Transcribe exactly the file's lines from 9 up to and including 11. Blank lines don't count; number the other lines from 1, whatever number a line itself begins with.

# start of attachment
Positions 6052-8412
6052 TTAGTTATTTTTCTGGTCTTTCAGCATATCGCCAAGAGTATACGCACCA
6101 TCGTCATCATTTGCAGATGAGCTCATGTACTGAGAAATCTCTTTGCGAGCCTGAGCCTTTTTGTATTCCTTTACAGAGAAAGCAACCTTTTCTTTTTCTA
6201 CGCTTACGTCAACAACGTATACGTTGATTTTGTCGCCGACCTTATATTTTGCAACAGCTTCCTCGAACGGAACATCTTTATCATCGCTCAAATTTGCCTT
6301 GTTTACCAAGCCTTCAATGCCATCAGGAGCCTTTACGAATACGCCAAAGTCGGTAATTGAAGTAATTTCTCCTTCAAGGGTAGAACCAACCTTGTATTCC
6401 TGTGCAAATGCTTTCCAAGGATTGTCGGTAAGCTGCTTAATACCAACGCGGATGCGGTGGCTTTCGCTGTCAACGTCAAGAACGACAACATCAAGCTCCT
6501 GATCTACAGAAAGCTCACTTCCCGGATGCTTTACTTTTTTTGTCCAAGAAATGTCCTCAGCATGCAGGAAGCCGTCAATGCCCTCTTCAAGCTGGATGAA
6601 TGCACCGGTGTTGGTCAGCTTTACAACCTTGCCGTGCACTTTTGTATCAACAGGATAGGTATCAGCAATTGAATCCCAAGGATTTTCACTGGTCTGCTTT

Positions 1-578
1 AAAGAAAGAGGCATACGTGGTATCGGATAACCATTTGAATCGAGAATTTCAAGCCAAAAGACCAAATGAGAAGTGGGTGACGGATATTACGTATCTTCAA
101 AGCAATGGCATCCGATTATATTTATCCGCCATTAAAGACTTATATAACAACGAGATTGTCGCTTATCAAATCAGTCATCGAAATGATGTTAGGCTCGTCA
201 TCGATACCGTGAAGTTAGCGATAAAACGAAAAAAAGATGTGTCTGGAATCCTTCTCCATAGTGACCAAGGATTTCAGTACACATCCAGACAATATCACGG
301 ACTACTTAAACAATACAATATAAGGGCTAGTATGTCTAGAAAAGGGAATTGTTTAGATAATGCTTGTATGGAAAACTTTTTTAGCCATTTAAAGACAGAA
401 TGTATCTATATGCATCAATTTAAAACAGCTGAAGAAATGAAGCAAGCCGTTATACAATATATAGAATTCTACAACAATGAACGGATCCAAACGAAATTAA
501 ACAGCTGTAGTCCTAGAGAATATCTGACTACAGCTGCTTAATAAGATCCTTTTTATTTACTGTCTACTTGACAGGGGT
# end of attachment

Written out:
Positions 1-578
1 AAAGAAAGAGGCATACGTGGTATCGGATAACCATTTGAATCGAGAATTTCAAGCCAAAAGACCAAATGAGAAGTGGGTGACGGATATTACGTATCTTCAA
101 AGCAATGGCATCCGATTATATTTATCCGCCATTAAAGACTTATATAACAACGAGATTGTCGCTTATCAAATCAGTCATCGAAATGATGTTAGGCTCGTCA